While Bandai Namco’s Ultimate Ninja Storm series of Naruto games may have been an uneven brawler during its long stretch of relevance, there’s no denying that the overall package had plenty of charm. Visually stunning, there was a solid fighting game under all that shinobi glitz and glam, a competent transition from 2D mechanics into a proper three-dimension arena that the series excelled at.
It may have peaked too soon and found itself providing content that was more iterative in nature, but dammit these games were fun to play. What began as a saga where your ultimate attack was a whirling ball of chakra in the palm of your hand, quickly escalated on the visual side of the project to include attacks and combos that could reshape the face of an entire landscape. Mad stuff.
Getting your hands on one of the games isn’t too difficult either. If you’re still rockin’ some retro-no-jutsu consoles in the form of the Xbox 360 or PS3, you can pick up one of the older superb Ultimate Ninja Storm games on the cheap. I’d highly recommend grabbing the first sequel if I were you. The alternative is last year’s Ultimate Ninja Storm 4, which is a gorgeous fighting game if you’re new to the series and with a gentle enough learning curve to jump into.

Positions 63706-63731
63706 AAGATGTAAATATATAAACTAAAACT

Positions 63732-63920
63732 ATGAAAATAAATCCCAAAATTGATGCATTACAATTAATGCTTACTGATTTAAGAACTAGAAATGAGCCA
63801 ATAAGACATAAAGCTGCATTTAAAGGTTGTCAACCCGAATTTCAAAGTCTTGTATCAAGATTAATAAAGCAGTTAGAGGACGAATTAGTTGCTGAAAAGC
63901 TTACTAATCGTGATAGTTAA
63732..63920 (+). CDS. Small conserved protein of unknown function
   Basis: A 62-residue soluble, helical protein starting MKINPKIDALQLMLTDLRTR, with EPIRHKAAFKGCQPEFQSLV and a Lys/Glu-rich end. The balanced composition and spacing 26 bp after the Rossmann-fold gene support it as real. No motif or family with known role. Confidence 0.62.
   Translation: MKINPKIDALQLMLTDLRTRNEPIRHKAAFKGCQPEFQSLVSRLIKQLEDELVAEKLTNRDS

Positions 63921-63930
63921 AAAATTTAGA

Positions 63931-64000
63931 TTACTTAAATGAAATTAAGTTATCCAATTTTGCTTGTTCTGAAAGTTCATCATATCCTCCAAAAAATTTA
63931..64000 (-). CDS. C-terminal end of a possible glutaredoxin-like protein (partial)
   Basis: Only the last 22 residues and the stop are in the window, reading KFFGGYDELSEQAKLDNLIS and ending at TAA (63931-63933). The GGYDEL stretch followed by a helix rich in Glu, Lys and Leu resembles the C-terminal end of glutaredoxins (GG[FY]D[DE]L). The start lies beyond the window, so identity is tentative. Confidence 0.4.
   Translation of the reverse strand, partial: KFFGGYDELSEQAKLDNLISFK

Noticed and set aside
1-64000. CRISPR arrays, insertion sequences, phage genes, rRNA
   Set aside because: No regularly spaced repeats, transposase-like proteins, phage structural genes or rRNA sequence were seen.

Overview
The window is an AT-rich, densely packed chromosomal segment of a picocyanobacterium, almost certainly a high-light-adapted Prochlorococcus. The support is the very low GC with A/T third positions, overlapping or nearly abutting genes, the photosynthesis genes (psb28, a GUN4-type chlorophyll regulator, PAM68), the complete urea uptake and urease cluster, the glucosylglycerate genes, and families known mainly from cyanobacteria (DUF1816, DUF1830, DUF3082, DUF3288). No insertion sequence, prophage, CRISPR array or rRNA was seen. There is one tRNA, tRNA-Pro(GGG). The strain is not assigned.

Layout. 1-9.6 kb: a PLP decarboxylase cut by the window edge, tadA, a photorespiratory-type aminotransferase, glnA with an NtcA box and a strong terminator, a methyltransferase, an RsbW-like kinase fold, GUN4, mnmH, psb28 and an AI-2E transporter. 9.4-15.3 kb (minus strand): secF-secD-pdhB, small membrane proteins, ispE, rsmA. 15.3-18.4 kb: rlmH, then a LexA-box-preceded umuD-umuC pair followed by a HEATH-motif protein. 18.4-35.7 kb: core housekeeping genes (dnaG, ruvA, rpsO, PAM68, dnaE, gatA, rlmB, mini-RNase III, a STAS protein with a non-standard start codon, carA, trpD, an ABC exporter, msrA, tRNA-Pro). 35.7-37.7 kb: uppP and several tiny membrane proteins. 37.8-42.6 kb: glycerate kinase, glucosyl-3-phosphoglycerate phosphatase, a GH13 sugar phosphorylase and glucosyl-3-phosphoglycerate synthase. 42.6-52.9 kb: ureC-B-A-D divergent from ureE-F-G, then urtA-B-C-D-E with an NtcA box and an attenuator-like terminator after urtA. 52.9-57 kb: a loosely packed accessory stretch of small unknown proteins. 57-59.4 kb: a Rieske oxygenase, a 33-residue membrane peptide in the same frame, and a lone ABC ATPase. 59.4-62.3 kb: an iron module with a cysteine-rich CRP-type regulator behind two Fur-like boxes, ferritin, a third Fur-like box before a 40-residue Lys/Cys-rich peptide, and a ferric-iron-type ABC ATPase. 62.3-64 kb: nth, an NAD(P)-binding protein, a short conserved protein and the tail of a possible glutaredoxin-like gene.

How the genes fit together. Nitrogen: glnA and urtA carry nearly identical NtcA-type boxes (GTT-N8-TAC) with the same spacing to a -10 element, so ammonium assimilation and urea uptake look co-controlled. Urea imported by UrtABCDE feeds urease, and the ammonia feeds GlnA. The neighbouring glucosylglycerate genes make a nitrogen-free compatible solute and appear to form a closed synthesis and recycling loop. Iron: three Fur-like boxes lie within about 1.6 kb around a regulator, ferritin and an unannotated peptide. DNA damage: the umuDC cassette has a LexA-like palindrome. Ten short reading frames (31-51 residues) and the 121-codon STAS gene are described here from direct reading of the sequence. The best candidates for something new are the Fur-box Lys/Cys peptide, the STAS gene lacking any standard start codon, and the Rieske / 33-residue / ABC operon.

Or you could just grab…all of them.
That’s the plan behind Naruto: Ultimate Ninja Storm Legacy, which collects all four of the primary games and retools the last-gen originals with new visuals and high-definition SAAAASSSUUUUUKE! audio. Ultimate Ninja Storm 3 will be the Full Burst Edition, while Ultimate Ninja Storm 4 packs in the Road to Boruto content for good measure. Other content on the physical side includes a steel book case, art book and some anime on a disc. Geoff hates the series, which is why in my new world order he’ll be branded as an anime of the state.
Here’s the rub: While most of the DLC (which is in itself mostly cosmetic) will be included, it won’t be all of it. Probably licensing issues no jutsu I’d guess. Banana Namibia Bandai Namco currently has the collection pegged at a RRP of $79.99 for its Western release on August 25, so expect similar pricing for when it hits our shores that’ll have it up for sale on par with most new releases. Believe it!
Last Updated: July 5, 2017